It all began with Drass. The discovery of beauty in barren brown mountains, the intensity of (let’s call them) anti-green landscapes and the thumping sound of the heart in the ears.

The landscape of brown barren mountains starts in Drass

Mountains start to become brown and barren as the Greater Himalayas start after the Zoji la in Drass.

Drass was the town we chose to spend our first ever high altitude night in. It turned out to be so much more than just an “altitude acclimatisation” stopover on the way to Ladakh.

Amarnath yatra seen from the Zoji la

This is the view from Zoji la, the first mountain pass that leads the way from the lush green valleys of Kashmir to the cold desert of Ladakh. The tiny specks of settlement seen at the bottom are the tents at the base camp of Baltal. This is specially set up only during the Amarnath yatra.

The fun started with Zoji la.

The mountain pass which leads the 400 km Srinagar-Leh national highway. It is essentially a bridge between the lush greens of Kashmir (where we had spent the last 45 days) and the golden browns of Ladakh.

A relatively short mountain pass of 13 km that starts right after Baltal, the first and dangerous pass on the Srinagar Leh highway, NH-1 D, the shortest access to Ladakh sees a lot of bikers when it opens up in the summer months.

While we were on it, it also felt like a bridge to the other side of life! There were plenty of opportunities for the vehicle to skid and topple over to go plunging into the Indus which flows all along the Zoji la.

After Zoji la, it is a smooth drive to Drass. A board declaring Drass to be the second coldest inhabited place on earth (Siberia being the first) greeted us. Just next to it is the accommodation facility of the Jammu and Kashmir tourism department.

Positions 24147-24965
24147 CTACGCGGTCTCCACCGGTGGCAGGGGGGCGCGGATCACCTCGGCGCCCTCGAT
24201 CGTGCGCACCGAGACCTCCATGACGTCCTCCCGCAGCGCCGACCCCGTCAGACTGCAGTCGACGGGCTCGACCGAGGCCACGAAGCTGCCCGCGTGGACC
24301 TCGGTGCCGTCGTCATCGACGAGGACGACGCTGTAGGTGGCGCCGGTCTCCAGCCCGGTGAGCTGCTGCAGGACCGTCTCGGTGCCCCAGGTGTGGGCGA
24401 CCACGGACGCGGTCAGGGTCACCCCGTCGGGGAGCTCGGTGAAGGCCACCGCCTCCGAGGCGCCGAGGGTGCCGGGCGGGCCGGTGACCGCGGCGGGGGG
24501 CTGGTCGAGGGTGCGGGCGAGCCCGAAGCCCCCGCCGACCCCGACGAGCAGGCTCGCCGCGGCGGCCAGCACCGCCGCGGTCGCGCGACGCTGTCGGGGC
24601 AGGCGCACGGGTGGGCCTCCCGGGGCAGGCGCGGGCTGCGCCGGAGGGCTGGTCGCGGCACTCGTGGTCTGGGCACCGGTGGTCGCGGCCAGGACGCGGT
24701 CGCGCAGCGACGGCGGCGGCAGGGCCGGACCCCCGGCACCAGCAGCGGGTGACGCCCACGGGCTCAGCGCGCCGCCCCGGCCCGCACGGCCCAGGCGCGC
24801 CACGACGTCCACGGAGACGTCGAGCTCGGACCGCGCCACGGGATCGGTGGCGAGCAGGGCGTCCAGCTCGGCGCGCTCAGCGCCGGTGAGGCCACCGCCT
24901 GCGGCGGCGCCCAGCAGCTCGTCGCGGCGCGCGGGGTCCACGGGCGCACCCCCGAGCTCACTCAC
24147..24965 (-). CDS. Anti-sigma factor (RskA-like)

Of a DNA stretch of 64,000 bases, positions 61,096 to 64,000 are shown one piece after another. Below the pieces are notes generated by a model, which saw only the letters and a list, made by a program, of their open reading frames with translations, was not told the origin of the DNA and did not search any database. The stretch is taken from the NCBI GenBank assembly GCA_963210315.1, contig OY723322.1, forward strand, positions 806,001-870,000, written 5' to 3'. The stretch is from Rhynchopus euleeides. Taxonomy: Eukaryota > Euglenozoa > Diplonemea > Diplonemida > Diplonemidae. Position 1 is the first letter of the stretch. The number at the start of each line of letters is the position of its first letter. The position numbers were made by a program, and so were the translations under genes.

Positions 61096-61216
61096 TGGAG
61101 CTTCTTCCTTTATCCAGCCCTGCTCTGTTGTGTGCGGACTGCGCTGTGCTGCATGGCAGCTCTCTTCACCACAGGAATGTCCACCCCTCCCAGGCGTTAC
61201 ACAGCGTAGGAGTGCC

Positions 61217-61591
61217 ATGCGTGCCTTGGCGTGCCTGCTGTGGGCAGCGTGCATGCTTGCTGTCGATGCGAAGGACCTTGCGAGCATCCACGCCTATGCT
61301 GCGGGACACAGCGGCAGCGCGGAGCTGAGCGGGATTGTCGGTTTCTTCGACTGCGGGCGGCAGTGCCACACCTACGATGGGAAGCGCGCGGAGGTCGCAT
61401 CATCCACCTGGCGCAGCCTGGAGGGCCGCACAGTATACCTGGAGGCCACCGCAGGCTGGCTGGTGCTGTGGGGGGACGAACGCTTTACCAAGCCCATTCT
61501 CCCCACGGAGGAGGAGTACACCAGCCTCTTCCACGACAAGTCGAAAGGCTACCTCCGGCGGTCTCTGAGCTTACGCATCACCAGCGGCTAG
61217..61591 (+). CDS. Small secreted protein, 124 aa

Tourist accommodation provided by the Jammu and Kashmir tourism department

This is the accommodation facility of the Jammu and Kashmir tourism department. Dras is so much more than just an “altitude acclimatisation” stopover on the way to Ladakh.

We were curious about how people in such a cold region lived. We walked through the village and peeked into their houses. The houses here were starting to look different from the ones in the Kashmir valley.

Would you like to live here?

A beautiful house drenched in golden sunlight surrounded by barley fields and the barren Greater Himalayas in Drass.

The wooden structures were gradually transitioning to stone and mud houses. Barley was the main crop here. Copperware was replaced by ceramics.

A neatly arranged kitchen of a house in Dras with all the utensils and other kitchenware organised on the shelves in the wall.

Warm wear was a must even in the summer.

Young girl from Drass, wearing a bright red salwar kameez and a sweater, head covered, stands by the window in her house and smiles for the camera as she casts her reflection in the window glass.

Women carried these multi purpose baskets every time they stepped out. They were used to carry mud, dung, crops, flock and children!

Women from Drass carry these multi purpose baskets every time they step out. They are used to carry mud, dung, crops, flock and children!